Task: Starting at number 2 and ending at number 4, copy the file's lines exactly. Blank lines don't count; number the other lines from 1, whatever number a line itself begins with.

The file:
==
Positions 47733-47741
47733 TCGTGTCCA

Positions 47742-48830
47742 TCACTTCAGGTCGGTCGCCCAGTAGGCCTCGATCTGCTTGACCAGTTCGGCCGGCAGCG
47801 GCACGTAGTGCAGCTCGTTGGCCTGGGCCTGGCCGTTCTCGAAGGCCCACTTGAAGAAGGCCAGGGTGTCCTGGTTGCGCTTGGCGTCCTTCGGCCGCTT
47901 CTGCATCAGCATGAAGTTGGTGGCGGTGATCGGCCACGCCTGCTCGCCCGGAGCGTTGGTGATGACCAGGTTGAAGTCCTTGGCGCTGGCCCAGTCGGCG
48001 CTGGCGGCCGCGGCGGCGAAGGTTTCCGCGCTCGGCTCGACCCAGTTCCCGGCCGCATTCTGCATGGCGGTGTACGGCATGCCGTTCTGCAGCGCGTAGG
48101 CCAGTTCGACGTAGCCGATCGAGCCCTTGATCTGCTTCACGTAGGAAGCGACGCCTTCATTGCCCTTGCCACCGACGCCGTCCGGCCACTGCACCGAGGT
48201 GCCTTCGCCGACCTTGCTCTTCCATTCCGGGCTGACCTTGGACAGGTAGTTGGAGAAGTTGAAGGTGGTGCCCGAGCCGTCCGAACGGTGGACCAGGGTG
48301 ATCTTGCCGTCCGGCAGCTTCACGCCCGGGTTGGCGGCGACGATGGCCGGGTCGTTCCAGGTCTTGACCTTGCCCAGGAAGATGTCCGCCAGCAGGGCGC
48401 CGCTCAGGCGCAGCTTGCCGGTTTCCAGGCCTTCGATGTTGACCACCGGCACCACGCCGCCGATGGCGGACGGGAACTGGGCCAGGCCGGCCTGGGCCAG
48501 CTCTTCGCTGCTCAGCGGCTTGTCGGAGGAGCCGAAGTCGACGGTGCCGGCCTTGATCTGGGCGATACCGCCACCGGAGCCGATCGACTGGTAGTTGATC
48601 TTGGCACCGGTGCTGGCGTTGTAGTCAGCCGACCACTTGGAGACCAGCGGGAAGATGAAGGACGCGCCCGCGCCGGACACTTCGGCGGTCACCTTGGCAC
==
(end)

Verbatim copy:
47733 TCGTGTCCA

Positions 47742-48830
47742 TCACTTCAGGTCGGTCGCCCAGTAGGCCTCGATCTGCTTGACCAGTTCGGCCGGCAGCG